How to build your sales tech stack
If you cringe at the thought of choosing yet another sales tool, then this sales tech stack is for you.
Every year, there's a new chart giving headaches to companies ranging from upstart consultants to startups making a pivot to the big enterprises.
There are innumerable sales tools out there. The truth is that you only need about 15 of them for your sales tech stack, so you can drastically increase your sales productivity and the velocity of your sales pipeline. When done correctly, the majority of these tools should work seamlessly together.
Here's the functionality list you need:
API Automation Platform
Sales Email Automation
Sales Follow-up Automation
Lead Information Retrieval
1:1 Customer Chat
Virtual Conference Platform
Spellcheck // Grammar Check
We have a simple and quick process at SellPersonal for choosing tools with which we build SellPersonal Sales FlyWheels—we call it the Sales Tech Stack 2-Step.
The U.S. alone spits out 2.6 gigabytes of data every minute! Your sales team has to be equipped to keep up with the pace of business today or their productivity will fall and your sales pipeline will become wildly inconsistent.
Step 1: Build the foundation
Every sales tech stack we build at SellPersonal begins with a solid foundation. That foundation is the Google Chrome browser.
In fact, the first three tools with which we start our SellPersonal HookUp Sessions are Google products in Chrome, Gmail, and G Suite. Your company and sales team are at serious risk of falling behind if they're not starting their sales tech stack with these three products.
The majority of primary and secondary schools in the U.S. are equipping their students with Google Chromebooks, which means the future workforce will all be trained on Chrome, Gmail, and G Suite. And while it's a long way from taking over the kingdom from Microsoft, it's getting large enterprises to switch with regularity.
I was recently at the AIIM Conference, where one of the IT leaders for a global financial brand said, "It's not impossible that within the next five years, we may have to train college graduates on how to use Microsoft Word."
Dying Company: "Which software will run on my Windows or Mac operating system?"
Adapting Company: "How much RAM do I need to make my Google Chrome browsing experience fast?"
Regardless of your allegiance to Microsoft, Google, or Apple, the majority of work we do is done inside Google’s Chrome browser.
Think about it: How many pieces of software do you use that are not cloud-enabled and accessed directly from the browser?
In my entire tech stack, I only have one piece of software that runs outside the Google Chrome browser, and that is video conferencing software called Zoom. I can even directly integrate Zoom with Google Calendar, so the only time I touch Zoom’s software is when I actually run meetings.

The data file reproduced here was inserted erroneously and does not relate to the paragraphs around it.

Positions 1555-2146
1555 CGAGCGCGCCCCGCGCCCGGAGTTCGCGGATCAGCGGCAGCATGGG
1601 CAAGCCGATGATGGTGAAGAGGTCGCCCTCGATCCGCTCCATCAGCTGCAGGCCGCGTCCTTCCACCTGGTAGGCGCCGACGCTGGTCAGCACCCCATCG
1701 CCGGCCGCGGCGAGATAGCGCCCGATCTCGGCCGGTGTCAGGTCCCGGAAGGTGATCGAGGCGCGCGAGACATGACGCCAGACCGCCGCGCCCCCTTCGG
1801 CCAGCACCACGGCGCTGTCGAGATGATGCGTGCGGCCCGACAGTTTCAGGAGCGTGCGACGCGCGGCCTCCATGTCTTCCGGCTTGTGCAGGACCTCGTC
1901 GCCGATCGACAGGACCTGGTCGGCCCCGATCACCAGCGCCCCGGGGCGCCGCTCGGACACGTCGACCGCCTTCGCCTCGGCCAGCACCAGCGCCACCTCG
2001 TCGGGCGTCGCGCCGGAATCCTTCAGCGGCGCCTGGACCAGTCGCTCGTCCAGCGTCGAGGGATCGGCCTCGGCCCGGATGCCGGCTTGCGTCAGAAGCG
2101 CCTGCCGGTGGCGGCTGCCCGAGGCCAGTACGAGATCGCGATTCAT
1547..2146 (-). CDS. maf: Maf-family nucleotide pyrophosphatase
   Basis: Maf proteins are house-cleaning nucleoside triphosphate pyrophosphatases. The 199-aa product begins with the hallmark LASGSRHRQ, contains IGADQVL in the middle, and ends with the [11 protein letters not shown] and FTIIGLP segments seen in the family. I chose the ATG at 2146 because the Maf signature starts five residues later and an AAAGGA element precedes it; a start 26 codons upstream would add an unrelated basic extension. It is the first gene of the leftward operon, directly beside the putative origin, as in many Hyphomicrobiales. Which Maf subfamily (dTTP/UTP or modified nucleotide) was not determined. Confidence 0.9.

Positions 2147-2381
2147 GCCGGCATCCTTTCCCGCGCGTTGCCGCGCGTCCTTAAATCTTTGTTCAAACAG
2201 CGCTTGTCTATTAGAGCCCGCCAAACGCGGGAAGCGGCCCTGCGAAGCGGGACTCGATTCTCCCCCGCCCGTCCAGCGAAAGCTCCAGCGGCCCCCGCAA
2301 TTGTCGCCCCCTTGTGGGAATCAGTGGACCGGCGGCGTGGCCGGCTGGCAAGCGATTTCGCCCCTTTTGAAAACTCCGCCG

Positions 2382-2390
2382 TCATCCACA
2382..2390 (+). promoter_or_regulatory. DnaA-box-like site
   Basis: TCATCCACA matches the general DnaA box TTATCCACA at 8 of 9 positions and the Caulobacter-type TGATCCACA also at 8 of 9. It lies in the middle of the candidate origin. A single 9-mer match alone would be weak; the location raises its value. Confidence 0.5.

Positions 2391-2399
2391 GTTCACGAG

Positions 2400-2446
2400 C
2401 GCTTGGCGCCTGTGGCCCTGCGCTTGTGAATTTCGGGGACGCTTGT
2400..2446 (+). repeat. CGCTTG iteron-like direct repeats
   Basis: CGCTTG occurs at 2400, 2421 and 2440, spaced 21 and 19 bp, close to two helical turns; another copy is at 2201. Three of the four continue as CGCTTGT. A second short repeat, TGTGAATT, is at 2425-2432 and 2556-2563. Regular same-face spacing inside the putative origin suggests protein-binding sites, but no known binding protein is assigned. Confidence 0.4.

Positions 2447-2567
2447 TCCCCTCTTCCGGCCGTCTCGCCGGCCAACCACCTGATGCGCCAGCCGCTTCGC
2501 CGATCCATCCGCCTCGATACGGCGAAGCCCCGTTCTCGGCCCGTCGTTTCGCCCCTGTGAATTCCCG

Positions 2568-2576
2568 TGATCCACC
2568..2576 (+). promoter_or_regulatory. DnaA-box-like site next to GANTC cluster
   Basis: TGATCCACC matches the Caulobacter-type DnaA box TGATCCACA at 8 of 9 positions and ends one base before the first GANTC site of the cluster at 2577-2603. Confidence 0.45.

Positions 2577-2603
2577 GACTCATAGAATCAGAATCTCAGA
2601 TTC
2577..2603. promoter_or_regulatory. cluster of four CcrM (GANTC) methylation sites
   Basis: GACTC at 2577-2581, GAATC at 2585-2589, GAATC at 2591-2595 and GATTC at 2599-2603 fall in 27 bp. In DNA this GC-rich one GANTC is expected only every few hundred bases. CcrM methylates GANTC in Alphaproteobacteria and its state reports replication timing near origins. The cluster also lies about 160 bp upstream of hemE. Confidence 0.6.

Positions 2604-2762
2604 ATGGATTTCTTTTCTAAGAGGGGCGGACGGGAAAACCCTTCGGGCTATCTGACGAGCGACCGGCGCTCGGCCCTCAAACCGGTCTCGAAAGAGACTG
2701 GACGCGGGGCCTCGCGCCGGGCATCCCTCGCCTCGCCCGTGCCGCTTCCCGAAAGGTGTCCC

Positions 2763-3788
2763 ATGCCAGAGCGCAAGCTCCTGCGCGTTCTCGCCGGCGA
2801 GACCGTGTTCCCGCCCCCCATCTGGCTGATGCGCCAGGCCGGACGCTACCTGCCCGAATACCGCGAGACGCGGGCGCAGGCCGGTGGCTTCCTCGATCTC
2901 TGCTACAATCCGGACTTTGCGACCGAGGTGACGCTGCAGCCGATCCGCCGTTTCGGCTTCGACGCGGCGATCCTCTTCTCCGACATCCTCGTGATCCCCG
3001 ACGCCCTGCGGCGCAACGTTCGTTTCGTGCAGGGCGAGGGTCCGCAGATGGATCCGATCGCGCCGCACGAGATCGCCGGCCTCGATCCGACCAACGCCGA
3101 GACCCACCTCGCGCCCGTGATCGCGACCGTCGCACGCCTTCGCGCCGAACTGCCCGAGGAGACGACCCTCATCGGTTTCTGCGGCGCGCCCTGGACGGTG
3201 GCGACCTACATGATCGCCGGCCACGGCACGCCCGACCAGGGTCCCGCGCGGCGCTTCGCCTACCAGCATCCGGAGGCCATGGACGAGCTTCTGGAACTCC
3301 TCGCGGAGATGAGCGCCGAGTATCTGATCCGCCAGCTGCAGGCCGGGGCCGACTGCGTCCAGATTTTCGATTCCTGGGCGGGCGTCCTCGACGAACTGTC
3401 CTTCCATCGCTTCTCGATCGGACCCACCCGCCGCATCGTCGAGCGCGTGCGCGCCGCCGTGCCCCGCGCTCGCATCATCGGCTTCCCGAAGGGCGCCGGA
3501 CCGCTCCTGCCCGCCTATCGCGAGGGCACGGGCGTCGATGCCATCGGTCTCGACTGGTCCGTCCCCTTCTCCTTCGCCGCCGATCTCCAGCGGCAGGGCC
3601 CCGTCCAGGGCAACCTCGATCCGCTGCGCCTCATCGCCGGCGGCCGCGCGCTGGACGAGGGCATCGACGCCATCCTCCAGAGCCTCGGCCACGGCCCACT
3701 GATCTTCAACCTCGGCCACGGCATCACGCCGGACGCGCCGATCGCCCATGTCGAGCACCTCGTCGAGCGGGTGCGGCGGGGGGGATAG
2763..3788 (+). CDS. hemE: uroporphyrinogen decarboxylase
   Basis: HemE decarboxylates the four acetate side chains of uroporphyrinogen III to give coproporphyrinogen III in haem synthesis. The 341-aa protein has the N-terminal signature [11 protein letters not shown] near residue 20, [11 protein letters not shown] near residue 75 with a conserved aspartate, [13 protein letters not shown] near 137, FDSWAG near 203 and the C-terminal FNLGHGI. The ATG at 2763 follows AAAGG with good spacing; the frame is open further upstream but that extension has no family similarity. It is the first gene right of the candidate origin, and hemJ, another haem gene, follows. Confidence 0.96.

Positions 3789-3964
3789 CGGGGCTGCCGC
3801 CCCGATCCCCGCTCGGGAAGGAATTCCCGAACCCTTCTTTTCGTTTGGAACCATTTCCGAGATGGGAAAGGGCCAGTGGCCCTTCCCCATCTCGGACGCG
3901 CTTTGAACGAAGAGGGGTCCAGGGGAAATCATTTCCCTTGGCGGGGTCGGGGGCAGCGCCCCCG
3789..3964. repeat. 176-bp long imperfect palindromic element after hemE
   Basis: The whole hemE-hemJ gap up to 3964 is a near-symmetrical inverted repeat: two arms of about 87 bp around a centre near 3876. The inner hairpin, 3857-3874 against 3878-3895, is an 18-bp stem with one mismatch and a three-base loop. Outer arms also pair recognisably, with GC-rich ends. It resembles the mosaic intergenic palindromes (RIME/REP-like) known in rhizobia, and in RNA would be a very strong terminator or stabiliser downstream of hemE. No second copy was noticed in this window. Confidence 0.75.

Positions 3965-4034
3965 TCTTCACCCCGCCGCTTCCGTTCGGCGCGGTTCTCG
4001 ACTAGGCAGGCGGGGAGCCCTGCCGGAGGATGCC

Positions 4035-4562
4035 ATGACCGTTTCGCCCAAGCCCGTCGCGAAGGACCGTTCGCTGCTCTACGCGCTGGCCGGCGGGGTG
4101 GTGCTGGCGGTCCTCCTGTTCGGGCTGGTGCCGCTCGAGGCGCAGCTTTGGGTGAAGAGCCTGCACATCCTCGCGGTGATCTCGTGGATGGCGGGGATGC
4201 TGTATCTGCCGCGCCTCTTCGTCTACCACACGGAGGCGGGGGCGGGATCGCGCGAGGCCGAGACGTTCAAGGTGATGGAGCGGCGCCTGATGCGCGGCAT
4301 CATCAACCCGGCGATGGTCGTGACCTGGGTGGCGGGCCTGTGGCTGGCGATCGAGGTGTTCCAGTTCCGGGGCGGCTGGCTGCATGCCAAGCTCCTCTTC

When you look at the tech stack diagram above or the spreadsheet of our recommended tech stack by business size, you can see we simply call the middle of the stack "tools" because these are largely interchangeable and constantly changing.
In short, use the Google Chrome Browser. If you don't use G Suite for business, including Gmail, you should have a really compelling reason not to do so.
Step 2: Choose tools based on functionality and the technology vendor’s depth of expertise.
Here is where everyone usually overdoes it with the plethora of available and constantly changing sales technologies.
The second step of this process actually includes seven sub-steps. You need to do these seven things quickly to select the right tools to add to your tech stack.
G2 Crowd Grid:
Go to the G2 Crowd Top 100 list here.
Choose the tool or category you think best fits your needs.
You'll see the G2 Crowd Grid pop open. Choose your business size (small, mid, or enterprise).
Once you have chosen your business size, choose three technologies from the "Leader" quadrant to compare. You're only looking for core functionalities, not add-ons. For example, if you're looking for a Team Collaboration tool, then look at Slack for the ability to chat quickly. Yes, it also has conference-calling functionality, but that is an add-on for them, not its core functionality.
The only two things that matter at this stage are:
Does it have an API? In short, can you connect this tool to other data sources easily?
Is the UX (user-experience) strong? Sign up for a free account or demo if you need to.
Spend no more than a week testing the sales technology for your needs. Be sure at least two sales people get to try it out.
Sign up, hook it up, and get your sales team trained on it.
This is all you need to quickly build a sales tech stack that will enable your sales team to rapidly increase the velocity of their sales pipeline.